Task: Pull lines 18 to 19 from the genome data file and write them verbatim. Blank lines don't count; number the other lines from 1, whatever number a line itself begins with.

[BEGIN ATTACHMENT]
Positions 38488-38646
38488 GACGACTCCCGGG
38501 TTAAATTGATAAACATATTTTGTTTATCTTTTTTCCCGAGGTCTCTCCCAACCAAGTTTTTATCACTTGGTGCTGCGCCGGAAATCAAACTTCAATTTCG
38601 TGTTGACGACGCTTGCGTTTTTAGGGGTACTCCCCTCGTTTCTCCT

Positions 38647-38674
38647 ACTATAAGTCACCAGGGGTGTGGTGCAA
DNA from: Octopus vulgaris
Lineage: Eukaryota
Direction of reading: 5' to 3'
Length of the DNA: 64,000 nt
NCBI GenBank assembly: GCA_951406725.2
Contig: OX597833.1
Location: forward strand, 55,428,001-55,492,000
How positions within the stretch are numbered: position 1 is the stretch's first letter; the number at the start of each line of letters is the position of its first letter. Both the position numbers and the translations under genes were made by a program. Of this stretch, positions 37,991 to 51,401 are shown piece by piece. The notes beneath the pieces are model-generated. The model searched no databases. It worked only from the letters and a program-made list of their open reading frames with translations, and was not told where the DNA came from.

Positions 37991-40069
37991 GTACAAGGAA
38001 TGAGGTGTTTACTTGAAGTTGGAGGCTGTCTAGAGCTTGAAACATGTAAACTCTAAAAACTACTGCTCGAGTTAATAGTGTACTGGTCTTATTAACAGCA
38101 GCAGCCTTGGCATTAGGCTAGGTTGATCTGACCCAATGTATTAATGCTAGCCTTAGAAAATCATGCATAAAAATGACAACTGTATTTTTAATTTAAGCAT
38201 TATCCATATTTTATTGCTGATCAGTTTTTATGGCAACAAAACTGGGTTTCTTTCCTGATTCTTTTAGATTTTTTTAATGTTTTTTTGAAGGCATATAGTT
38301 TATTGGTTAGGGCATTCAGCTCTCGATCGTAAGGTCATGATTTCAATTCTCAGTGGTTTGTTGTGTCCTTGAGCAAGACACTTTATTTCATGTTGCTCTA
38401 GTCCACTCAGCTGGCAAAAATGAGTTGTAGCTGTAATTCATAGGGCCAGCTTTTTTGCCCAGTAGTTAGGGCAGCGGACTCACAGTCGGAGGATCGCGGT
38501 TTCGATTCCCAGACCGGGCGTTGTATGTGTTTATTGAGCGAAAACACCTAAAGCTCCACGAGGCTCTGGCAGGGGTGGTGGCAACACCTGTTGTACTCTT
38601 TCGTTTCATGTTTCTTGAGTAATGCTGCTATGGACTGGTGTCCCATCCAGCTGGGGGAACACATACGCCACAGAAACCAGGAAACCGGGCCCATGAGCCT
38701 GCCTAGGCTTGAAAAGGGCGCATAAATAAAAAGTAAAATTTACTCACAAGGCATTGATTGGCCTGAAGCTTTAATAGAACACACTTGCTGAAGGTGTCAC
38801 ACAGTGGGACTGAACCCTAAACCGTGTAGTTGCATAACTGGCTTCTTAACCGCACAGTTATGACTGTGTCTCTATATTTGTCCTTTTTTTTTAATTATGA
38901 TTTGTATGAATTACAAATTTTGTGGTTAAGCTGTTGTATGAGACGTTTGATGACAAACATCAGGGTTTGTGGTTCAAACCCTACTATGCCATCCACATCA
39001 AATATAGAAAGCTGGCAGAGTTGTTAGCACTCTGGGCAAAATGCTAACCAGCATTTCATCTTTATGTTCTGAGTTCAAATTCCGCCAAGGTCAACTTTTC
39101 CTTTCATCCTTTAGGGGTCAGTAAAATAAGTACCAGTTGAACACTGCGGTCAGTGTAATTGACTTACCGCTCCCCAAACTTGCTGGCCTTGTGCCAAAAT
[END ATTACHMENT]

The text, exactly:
38101 GCAGCCTTGGCATTAGGCTAGGTTGATCTGACCCAATGTATTAATGCTAGCCTTAGAAAATCATGCATAAAAATGACAACTGTATTTTTAATTTAAGCAT
38201 TATCCATATTTTATTGCTGATCAGTTTTTATGGCAACAAAACTGGGTTTCTTTCCTGATTCTTTTAGATTTTTTTAATGTTTTTTTGAAGGCATATAGTT